Chronology of Events Relating to Pennsylvania: January–February 1776

January 1776


Defeat of the American assault on Quebec involves heavy losses of troops from Pennsylvania.
The Second Continental Congress, sitting in Philadelphia, protests against brutality employed by the British Army in the war against the colonies.

The Pennsylvania Committee of Safety, operating in Philadelphia, begins to vote recommendations for officers to command the 4 battalions of Pennsylvania troops that are to be raised for service in the Continental Army. (One battalion is already in existence.)
Congress chooses the 4 battalion commanders from among 8 names recommended by the Committee.

Because there is a shortage of salt petre (potassium nitrate) for the manufacture of gunpowder, the Committee of Safety appoints a committee to coordinate the production of salt petre.
A sixth Pennsylvania battalion is to be raised by recruitment in Cumberland County.
Thomas Paine’s Common Sense is published in Philadelphia.

The Committee of Safety appoints a committee to determine where gunpowder magazines shall be built.
Congress resolves that its paper money shall be accepted as circulating currency.
Letters are written from the Committee of Safety to the commissioners and assessors of each county respecting the arms and munitions each shall provide for the war.
Congress orders the Committee of Safety to reimburse the colonels of the battalions raised in Pennsylvania for their recruiting expenses.

With the approval of Congress, the Committee of Safety makes an exception to the prohibition against exporting colonial produce, so that the Pennsylvania ships can trade with the West Indies for much-needed gunpowder.

The Committee of Safety advertises its willingness to loan funds to those who will erect gunpowder mills within 50 miles of Philadelphia.

The Committee of Safety forces a private owner to put certain naval and maritime supplies, that he was hoarding, up for sale. The Committee is to have a favored position as purchaser.
The Committee of Safety resolves to recruit 400 men to serve on the Pennsylvania war galleys and ships.
The Committee of Safety resolves to raise a company of matrosses (gunner’s assistants) for service in the anticipated campaign in Canada.
The Committee of Safety resolves to have 50 large wooden cannon carriages built. Also, there is to be a door-to-door solicitation for old linen, to be used in the war effort.

February 1776


A sub-committee of the Committee of Safety returns from New Jersey and recommends defending the Delaware River area by using a battery of artillery mounted on carriages, which will retreat to safety whenever hard-pressed by the British.
As an inducement to increase enlistments, the rules for disposing of the money made from capturing enemy vessels are modified. The Committee of Safety now allows the crews of Pennsylvania warships to share in tine prize money.
The City of Reading begins to receive enemy prisoners captured in Canada: it will remain a prison area.
Thomas Heimberger, gunpowder manufacturer, engages to build a gunpowder mill in Chester County, 33 miles from Chester Springs.
Congress appoints a committee of 5 to consider the letters received from George Washington and Philip Schuyler. Washing­ton’s letters received in Philadelphia today emphasize the military advantages of a formal declaration of independence.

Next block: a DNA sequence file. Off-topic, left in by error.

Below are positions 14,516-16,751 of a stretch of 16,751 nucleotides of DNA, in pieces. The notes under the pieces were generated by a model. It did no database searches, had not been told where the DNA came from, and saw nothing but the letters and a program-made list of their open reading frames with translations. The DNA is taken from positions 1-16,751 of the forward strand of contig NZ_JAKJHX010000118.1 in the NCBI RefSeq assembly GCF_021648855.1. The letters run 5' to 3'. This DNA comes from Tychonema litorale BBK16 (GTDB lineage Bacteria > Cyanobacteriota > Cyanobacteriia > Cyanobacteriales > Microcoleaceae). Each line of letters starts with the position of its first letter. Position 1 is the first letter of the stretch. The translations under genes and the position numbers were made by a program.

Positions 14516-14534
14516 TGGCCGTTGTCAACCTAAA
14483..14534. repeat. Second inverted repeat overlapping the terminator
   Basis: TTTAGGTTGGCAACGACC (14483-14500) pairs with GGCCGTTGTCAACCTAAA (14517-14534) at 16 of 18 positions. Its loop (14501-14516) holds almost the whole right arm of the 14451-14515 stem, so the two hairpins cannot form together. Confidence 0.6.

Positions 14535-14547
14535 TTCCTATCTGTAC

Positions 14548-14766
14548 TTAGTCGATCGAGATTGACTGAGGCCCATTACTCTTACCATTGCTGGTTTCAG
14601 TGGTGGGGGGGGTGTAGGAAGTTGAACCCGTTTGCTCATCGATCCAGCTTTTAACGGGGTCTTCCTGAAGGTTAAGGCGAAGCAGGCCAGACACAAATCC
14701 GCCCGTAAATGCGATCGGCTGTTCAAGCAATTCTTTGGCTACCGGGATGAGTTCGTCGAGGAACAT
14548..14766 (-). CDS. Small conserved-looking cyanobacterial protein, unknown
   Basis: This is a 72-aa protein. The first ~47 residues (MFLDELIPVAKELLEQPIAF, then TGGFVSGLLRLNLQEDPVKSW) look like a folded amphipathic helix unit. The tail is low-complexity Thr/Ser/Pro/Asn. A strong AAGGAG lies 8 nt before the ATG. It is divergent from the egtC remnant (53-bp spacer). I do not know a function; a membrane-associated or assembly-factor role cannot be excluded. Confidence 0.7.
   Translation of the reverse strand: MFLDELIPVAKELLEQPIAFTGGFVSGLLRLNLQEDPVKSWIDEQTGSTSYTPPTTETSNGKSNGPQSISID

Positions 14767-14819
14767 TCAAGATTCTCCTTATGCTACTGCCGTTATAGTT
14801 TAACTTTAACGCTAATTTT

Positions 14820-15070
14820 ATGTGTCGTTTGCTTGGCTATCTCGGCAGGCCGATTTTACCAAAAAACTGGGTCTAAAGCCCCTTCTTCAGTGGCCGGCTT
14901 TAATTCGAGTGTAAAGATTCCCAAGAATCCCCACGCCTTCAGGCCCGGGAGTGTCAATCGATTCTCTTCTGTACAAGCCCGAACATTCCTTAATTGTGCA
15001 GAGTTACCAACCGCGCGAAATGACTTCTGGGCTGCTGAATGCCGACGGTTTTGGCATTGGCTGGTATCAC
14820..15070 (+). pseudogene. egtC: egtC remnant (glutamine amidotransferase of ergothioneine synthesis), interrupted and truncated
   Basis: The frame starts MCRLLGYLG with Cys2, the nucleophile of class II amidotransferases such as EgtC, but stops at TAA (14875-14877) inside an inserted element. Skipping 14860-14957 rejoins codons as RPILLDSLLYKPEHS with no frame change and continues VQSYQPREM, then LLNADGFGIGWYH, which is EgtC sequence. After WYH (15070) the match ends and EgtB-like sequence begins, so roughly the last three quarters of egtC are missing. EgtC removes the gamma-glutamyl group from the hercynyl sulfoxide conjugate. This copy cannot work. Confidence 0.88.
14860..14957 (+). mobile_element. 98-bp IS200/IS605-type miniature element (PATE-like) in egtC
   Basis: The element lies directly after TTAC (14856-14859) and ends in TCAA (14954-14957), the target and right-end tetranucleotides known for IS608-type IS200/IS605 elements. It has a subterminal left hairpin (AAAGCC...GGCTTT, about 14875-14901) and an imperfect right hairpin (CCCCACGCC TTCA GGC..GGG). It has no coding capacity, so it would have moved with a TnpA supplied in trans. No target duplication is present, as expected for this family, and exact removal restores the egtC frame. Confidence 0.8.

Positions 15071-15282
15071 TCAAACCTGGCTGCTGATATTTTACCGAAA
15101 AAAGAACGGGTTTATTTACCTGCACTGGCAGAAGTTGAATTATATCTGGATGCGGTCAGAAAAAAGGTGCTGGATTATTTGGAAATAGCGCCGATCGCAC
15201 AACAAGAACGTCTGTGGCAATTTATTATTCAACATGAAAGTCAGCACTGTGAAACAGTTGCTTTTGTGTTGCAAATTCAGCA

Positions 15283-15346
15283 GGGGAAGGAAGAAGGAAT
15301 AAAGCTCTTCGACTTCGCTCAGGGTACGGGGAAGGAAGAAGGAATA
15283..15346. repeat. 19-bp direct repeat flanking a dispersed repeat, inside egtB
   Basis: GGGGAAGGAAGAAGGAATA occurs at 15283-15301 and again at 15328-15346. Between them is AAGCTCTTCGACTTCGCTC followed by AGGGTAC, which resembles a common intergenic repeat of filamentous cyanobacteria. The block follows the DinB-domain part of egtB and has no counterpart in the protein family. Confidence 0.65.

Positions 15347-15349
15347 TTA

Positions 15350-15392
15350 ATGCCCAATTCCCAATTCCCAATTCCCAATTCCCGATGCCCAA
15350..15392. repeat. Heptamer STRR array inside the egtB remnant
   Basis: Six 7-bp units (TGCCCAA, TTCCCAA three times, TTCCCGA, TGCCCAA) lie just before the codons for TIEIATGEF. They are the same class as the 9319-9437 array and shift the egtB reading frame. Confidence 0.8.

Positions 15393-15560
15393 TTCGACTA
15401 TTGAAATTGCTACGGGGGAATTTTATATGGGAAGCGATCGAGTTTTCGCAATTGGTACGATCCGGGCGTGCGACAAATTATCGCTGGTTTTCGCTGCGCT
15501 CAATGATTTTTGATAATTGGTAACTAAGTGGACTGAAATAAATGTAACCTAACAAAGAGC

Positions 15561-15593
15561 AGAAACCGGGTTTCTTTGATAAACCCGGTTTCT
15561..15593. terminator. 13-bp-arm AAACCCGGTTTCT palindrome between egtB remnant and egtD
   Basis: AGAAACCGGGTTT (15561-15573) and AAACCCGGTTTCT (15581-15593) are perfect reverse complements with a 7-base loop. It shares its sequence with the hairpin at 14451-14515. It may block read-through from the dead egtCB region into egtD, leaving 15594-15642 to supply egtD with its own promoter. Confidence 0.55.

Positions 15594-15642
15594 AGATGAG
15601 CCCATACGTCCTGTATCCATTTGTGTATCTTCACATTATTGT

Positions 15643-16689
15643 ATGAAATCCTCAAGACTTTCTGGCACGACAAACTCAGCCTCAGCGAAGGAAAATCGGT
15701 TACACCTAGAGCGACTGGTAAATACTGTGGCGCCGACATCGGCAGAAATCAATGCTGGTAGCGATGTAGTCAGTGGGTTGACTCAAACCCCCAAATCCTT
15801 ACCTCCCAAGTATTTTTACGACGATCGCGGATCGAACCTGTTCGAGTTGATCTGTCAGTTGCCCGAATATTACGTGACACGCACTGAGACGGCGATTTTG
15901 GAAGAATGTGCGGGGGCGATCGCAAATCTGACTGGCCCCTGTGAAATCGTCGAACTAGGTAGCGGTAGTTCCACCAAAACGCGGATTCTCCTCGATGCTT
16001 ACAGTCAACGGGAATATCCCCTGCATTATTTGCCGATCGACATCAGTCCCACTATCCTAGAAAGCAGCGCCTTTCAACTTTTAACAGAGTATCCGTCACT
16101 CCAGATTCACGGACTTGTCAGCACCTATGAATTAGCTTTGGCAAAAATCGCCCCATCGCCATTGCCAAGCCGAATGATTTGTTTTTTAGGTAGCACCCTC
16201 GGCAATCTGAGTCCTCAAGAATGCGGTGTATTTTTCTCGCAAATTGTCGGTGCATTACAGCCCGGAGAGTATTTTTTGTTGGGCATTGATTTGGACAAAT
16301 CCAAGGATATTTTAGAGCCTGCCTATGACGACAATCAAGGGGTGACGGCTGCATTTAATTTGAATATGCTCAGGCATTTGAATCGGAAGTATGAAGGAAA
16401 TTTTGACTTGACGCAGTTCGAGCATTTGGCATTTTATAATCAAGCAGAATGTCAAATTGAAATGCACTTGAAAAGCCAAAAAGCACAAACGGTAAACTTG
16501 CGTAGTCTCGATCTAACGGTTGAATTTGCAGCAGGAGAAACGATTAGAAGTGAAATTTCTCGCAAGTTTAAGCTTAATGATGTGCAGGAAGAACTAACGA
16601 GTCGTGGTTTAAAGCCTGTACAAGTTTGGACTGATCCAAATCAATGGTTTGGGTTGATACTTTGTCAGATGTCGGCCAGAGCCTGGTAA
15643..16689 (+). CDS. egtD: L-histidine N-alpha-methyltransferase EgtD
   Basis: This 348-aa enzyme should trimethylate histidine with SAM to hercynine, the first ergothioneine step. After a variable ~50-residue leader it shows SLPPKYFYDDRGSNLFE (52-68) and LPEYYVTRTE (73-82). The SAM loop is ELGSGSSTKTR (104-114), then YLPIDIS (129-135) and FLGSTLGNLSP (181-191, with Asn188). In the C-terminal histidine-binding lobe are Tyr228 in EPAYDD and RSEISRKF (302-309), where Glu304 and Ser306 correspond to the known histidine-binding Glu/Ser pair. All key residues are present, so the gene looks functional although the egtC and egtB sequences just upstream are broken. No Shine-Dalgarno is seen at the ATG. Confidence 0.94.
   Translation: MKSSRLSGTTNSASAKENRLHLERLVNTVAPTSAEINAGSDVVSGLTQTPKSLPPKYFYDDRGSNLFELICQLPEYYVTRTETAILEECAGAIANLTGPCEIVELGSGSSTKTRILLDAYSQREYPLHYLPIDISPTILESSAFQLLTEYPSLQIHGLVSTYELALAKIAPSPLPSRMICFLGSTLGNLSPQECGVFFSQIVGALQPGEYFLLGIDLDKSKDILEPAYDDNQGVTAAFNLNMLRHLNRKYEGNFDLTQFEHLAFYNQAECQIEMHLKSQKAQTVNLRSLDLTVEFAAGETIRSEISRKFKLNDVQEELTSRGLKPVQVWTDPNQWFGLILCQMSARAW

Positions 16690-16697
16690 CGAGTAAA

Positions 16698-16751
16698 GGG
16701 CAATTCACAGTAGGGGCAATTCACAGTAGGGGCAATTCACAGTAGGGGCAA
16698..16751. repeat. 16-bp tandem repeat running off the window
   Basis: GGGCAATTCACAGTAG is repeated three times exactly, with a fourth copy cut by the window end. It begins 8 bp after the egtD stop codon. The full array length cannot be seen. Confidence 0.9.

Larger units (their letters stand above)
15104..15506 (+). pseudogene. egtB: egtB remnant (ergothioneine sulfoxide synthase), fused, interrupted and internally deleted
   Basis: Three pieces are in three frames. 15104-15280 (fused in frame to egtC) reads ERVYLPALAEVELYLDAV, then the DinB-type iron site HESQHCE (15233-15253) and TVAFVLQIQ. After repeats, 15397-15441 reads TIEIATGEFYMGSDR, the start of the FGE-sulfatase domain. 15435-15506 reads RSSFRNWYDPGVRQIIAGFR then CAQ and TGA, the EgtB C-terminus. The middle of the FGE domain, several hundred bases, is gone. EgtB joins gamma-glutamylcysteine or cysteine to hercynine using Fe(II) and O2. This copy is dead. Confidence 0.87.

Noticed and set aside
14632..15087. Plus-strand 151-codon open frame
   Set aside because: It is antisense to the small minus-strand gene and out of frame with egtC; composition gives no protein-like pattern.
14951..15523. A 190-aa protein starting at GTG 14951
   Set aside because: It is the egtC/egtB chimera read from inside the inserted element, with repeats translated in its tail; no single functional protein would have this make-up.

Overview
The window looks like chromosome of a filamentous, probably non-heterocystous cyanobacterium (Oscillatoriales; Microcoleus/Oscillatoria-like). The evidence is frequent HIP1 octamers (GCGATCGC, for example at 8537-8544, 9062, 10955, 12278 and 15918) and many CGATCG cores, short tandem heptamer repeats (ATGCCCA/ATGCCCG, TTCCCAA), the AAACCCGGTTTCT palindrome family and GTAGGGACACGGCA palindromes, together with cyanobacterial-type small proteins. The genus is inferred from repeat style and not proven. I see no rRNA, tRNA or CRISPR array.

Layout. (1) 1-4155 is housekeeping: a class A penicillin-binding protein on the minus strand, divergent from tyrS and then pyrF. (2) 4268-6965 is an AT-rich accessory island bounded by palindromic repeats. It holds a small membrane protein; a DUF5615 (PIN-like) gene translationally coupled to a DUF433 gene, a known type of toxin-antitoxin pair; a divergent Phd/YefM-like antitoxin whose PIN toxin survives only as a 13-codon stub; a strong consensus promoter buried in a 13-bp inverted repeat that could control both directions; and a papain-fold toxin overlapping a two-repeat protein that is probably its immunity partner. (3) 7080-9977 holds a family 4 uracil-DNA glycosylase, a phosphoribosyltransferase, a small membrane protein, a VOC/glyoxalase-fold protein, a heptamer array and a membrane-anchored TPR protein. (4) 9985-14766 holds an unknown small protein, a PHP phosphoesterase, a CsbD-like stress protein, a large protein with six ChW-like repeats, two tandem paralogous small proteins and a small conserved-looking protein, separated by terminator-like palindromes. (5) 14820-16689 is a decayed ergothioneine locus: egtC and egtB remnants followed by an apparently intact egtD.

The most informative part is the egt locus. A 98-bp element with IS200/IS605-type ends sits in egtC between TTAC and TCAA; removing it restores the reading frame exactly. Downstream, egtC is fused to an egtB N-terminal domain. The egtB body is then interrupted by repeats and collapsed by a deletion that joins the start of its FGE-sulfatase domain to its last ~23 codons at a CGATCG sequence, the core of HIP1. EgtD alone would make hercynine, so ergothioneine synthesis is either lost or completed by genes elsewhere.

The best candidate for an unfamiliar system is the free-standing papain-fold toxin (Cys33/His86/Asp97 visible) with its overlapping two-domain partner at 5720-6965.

Report of the committee on gunpowder mills is received by the Committee of Safety. Six militias are recommended, to be built subject to specific committee requirements.
The Provincial Assembly, adjourned since November 25, 1775, resumes its sessions.
Thomas Austin is forced to resign from t’he Philadelphia County Committee of Inspection and Observation, because of suspicions that he is disloyal to the Revolutionary cause.
Congress debates a proposal to open the ports for commerce on March 1. 1776. No decision is reached. A vote of approval, it is felt, would mean formal defiance of British rule.
A public oration is held in Philadelphia to honor the death of General Montgomery and others who fell in the attempt to capture Canada.
The Committee of Safety asks the Provincial Assembly to approve raising 2,000 more men to defend Pennsylvania. They are to be organized into one regular battalion, plus a body of riflemen.
Governor John Penn writes to the Pennsylvania Assembly to say that Pennsylvania law is to prevail in Northumberland County, even though Connecticut has seized the area and has now organized it as a Connecticut county.

The Committee of Safety authorizes 2 men – Captain Joseph Coperthwaite and Clement Biddle – to manage the construction of the gunpowder mills in the Philadelphia area.

The Committee of Safety submits a memorial to the Pennsylvania Assembly asking for more funds for the 2,000 who are to be recruited. It also demands a clarification to the status of the military associators.

John Beaton advertises that he will tour Chester County to teach the method of producing salt petre.
The Committee of the City and Liberties of Philadelphia de­cides to call a constitutional convention on April 2.

The Committee of Safety prohibits further private purchase or removal of any firearms now in Philadelphia.
The Committee of Safety appoints a special committee to complete the fortification of Fort Island (later named Fort Mifflin).


Dr. Waddell is chief of Documentary Publications Projects, Bureau of Archives and History, Pennsylvania Historical and Museum Commission.